• Apps that are using the old JavaScript library for authentication need to modify their code.

If you’re need to get working on these changes before anything breaks you can follow the steps from Facebook to make the upgrade.

Tech Tuesday: Development for (and getting our Nerdery hands on) the Apple iPad

By now, you’ve read all about the Apple’s new tablet, the iPad. You’ve watched the videos. You’ve maybe giggled about the product name; let’s be honest though, the Nintendo Wii’s name hasn’t hurt its popularity. You’ve either dismissed it as a big iPod Touch that won’t go anywhere, or, you’ve already smashed your piggy bank and have money in hand. Regardless, Apple has a pretty good track record with their latest products (iPod, iTunes, iPhone) and we don’t want our ad and marketing agency partners to be the last ones to the party.

First, the iPad debut doesn’t mean that our agency partners should stop making iPhone applications. All iPhone applications will work on the iPad out of the box.

But how does the iPad affect our agency partners who have already created applications for iPhone and now also want to take advantage of the bigger screen of the iPad? Unfortunately, it’s not as simple as hitting an Easy button (trust me, I have one) and magically all your applications are reformatted for the iPad. The user interface will have to be redesigned to support multiple resolutions. It’s also not just relaying out the design for the larger screen; it’s also understanding what the iPad is, and designing an amazing user interface to take advantage of the new user interface features.

When looking at creating a new iPad application, our agency partners really have two options: target just the iPad or target the iPhone and the iPad.  Targeting the only the iPad should have a similar development cycle and cost as developing an application just for the iPhone. If the choice is to target both devices, there will be some design layout changes, but the core of the application will stay the same. There will also be some additional time for our crack Quality Assurance team to make sure we release a great application.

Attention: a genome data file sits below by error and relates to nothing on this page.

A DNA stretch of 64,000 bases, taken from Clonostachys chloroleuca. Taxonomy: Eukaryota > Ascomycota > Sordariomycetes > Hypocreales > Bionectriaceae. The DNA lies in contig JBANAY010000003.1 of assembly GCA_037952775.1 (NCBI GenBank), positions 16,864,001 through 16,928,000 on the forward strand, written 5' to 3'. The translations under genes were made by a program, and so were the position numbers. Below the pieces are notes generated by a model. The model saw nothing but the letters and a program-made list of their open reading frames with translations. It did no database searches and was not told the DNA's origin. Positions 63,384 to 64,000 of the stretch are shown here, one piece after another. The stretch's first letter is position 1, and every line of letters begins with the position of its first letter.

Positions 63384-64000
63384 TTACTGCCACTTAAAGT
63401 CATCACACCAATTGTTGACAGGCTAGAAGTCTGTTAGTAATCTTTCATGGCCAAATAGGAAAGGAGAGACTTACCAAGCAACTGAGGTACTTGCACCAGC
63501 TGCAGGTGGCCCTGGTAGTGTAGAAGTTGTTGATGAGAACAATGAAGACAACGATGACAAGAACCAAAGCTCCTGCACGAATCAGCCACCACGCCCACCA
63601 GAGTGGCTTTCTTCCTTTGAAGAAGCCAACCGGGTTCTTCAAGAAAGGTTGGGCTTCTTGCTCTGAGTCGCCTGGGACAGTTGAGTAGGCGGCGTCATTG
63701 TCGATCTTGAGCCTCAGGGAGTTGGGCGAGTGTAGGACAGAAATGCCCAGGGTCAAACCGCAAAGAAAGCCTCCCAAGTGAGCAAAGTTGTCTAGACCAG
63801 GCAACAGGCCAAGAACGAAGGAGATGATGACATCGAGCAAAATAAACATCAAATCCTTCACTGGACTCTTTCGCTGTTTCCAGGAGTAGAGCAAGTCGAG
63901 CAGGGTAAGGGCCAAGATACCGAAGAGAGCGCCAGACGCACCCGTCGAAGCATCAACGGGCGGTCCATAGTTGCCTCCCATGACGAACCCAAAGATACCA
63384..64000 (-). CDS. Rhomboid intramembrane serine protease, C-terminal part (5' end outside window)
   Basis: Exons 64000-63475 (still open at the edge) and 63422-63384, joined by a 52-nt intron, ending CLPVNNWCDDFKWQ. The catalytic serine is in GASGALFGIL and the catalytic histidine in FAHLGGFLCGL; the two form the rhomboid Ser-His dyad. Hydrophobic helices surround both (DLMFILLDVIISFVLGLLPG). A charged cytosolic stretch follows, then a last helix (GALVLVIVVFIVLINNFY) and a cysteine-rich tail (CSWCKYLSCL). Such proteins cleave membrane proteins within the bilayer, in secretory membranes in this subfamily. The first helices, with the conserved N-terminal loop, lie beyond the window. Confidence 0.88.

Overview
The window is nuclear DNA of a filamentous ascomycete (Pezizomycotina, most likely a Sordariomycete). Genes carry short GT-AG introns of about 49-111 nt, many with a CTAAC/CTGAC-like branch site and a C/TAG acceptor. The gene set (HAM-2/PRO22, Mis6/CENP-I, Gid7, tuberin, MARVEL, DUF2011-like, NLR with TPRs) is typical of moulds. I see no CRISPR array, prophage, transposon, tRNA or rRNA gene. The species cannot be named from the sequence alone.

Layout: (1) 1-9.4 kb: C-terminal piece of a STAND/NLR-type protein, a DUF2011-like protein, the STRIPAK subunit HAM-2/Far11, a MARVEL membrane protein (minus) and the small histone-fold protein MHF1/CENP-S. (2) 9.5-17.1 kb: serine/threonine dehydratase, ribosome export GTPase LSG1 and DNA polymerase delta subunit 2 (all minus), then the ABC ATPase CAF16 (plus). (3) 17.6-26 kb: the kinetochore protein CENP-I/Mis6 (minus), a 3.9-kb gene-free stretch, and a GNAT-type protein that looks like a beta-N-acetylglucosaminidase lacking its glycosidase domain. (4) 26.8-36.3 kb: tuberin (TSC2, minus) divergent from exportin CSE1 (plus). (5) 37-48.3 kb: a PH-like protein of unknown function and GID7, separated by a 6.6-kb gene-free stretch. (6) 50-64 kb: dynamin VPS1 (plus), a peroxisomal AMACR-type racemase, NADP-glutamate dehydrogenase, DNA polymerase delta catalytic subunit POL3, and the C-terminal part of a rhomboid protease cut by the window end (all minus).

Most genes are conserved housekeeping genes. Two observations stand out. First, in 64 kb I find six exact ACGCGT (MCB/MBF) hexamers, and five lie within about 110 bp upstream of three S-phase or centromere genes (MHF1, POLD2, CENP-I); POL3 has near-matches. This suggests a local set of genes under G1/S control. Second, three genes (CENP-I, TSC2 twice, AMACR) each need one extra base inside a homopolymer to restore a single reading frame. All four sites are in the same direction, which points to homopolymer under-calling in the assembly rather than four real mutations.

If you don’t think the iPad is going anywhere, I present Steve Ballmer.

Then again, if you think Apple is infallible, I present the iPod Hi-Fi.

Either way, The Nerdery is ready to help you create great applications, no matter the platform.

Flashbelt Day 1: Quite the Canvas

I’ve just finished up day one of the Flashbelt conference here in Minneapolis. Flashbelt is one of the premier conferences in the country oriented around Adobe’s Flash player. The conference is aimed at animators, designers, developers, project managers, ad agencies and so on; pretty much anyone who is involved with creating content for the ubiquitous Flash player.

Flashbelt attracts a lot of well known speakers, many of the “heavy hitters” in the Flash scene – guys like Seb Lee-Delisle, Dr. Woohoo, Minneapolis’ own Danny Patterson, and so on. These names probably don’t mean much to the uninitiated, but if you’re into the geekiness like us, these people can almost be rock stars. I’m one of the Flash developers at the Nerdery, so myself and a few others from the Nerdery are at the conference checking things out.

The day started with a keynote by Richard Galvin and Paul Burnett from Adobe. These guys have intimate knowledge about Flash; they mange the Flash product lines. They talked about where the Flash platform is at currently and where it’s going.

Perhaps the most interesting point was how Adobe really wants to move the current Flash player to more devices than just computers, like TVs and mobile phones (Flash for iPhone anyone? We Flash devs can dream). Getting Flash onto these devices is the logical next step, and would be a boon for getting interactive content to more people.